# conditional expressions

Terry Reedy tjreedy at udel.edu
Fri Sep 27 23:22:33 CEST 2002

```"Alex Martelli" <aleax at aleax.it> wrote in message
news:dITk9.175519\$pX1.6209886 at news2.tin.it...
> A typical, frequent, practical case is classification, e.g.:
>
> "Append bleep to list truebleeps when bleep is true, append it
> to list falsebleeps instead when false".
>
> If we had a ternary operator, a natural way of expression would be:
>
>     (bleep?truebleeps:falsebleeps).append(bleep)

This reminds me of using ?: to calculate C lvalues (targets), which I
am not sure all C programmers realize is legal, since all examples I
read while learning only used ?: to calculate rvalues (sources).

> It's _dangerous_ -- to use it, one always has to be fully aware
> of the risk that subexpression b might be false.

If b is a non-null constant, there is no such risk.  Consider

na=1; np=3; nl=1; ng=0
print "Found: %d apple%s, %d plum%s, %d lemon%s, and %d grape%s." %\
(na, na!=1 and 's' or '', np, np!=1 and 's' or '', nl, nl!=1 and 's'
or '', ng, ng!=1 and 's' or '')

Found: 1 apple, 3 plums, 1 lemon, and 0 grapes.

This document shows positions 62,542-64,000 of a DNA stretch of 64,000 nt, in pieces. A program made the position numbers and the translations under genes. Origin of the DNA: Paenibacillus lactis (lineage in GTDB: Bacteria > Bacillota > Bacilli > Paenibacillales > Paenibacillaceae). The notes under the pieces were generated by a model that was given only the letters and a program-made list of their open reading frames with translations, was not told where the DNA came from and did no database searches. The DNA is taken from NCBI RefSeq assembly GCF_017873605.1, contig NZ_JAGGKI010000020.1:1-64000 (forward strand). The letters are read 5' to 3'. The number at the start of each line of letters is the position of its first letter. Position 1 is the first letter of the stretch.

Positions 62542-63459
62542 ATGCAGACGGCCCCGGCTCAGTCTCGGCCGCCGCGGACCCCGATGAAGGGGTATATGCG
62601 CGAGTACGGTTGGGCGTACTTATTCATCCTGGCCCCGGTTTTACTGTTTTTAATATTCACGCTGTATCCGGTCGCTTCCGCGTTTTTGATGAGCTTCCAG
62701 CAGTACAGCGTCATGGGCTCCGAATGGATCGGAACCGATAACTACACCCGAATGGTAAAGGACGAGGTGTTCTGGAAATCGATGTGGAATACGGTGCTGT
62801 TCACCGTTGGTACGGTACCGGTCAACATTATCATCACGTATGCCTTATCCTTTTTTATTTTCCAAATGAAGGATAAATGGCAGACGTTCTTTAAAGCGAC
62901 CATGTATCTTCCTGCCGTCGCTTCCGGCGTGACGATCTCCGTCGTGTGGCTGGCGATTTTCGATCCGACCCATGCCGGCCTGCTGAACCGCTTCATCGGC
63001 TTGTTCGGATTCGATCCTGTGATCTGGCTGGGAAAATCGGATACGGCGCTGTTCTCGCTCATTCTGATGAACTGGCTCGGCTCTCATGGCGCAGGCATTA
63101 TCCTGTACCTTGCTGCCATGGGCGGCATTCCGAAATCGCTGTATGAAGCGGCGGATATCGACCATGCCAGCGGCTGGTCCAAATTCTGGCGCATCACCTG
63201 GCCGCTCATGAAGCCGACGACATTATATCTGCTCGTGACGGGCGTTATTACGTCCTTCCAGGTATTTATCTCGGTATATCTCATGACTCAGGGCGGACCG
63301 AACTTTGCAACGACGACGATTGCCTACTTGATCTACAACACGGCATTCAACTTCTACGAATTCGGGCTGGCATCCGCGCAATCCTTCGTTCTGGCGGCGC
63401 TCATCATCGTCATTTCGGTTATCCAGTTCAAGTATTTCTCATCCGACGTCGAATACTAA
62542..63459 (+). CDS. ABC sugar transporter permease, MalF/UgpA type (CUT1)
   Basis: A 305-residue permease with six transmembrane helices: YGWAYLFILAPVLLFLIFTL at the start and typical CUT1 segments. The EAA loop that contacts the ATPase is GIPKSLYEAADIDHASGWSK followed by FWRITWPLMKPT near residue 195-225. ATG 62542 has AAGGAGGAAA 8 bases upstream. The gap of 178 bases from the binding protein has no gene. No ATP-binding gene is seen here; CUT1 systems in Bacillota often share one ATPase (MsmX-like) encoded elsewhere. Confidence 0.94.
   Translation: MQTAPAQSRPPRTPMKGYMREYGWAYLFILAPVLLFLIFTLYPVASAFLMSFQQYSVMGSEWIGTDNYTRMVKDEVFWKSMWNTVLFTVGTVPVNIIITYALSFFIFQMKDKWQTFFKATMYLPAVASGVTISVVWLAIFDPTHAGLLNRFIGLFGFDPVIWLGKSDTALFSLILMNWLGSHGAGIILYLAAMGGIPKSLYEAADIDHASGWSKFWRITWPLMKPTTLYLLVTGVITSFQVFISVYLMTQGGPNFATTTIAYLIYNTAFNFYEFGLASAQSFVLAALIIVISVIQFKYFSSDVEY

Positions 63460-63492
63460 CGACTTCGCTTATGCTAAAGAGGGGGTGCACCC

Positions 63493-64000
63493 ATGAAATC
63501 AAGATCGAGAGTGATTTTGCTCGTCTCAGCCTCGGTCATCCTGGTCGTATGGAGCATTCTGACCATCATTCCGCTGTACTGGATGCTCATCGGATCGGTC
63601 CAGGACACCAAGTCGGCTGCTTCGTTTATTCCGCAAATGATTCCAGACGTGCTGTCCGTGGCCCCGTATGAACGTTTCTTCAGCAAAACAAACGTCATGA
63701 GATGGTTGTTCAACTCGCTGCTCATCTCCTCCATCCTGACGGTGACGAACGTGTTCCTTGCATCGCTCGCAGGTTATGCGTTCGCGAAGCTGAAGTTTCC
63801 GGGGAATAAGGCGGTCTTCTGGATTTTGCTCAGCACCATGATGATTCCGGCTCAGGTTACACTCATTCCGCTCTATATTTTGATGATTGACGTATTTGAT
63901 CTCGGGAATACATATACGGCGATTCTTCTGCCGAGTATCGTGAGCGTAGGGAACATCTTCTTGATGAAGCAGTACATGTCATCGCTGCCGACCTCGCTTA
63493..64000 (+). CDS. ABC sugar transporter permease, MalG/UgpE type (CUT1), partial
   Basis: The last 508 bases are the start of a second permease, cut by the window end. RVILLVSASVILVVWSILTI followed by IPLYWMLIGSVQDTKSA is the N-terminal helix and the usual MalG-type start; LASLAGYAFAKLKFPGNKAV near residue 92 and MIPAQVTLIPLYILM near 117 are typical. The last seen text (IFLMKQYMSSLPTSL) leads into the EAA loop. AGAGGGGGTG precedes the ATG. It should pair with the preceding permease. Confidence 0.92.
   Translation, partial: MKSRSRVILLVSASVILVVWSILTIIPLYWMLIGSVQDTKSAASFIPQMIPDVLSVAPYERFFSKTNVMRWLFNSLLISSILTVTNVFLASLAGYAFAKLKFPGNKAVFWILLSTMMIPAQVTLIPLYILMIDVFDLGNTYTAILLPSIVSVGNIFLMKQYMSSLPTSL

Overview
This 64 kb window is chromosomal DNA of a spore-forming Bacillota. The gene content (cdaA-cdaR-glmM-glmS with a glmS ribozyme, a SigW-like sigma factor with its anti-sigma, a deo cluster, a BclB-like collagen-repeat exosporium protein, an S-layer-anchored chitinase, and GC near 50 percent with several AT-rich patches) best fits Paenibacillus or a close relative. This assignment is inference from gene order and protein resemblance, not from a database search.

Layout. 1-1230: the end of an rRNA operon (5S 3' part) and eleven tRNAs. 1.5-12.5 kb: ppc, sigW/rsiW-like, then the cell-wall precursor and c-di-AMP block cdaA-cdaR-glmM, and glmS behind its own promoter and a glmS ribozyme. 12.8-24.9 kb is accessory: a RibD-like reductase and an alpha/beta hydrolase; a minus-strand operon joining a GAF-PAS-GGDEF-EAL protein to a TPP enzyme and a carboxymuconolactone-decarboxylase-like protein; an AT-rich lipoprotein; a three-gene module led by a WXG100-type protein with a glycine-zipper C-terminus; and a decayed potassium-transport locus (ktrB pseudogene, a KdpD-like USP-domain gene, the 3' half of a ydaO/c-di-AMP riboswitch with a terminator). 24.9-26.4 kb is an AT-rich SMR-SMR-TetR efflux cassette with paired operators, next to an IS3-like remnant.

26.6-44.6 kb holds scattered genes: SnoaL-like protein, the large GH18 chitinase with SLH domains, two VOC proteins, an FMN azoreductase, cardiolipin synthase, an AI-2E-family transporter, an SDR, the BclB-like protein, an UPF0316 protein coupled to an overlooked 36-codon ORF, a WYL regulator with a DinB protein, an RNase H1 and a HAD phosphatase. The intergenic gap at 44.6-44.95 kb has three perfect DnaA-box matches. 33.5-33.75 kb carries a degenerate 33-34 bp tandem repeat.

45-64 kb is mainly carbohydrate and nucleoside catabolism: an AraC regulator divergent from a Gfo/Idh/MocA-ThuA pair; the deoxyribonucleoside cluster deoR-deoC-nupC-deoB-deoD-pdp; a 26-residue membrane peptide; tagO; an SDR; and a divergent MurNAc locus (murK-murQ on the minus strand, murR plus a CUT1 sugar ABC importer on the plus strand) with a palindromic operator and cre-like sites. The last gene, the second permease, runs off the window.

Alternatives to this 'risky' construct:
1. forgo the nicety of correct English output
2. nest if/else four levels deep to choose correct variant of 16 print
statements (ugh)
3. precalculate 4 suffixes and store in 4 temp vars with 4 if/else's
(8 or 16 lines);
though clearly superiour to 2), this is still tedious with some
risk of typo error.

To revise your statement: to properly use 'a and b or c' as a
conditional expression, one must be aware of and remember the
condition 'bool(b)==True'.  To contrapositively paraphrase what I
wrote before: if b is an expression with variables and it is not
pretty
clear that won't be null, then don't use it.  This is as clear as
"don't divide by 0 and be wary of variable expressions that might
become 0."

>  I think this is a pitfall just waiting for the unwary to stumble.

Must functions have preconditions on arguments or possibly surprising
results that can cause the 'unwary' to stumble.  'x/y', 'float -
(float+eps)' and '[[]]*n' are other examples.  Perhaps we should
better teach people "Before you use a function or language construct,
make sure you understands its input conditions and output and the
pitfalls thereof, lest you stumble due to unwariness".

Terry J. Reedy

```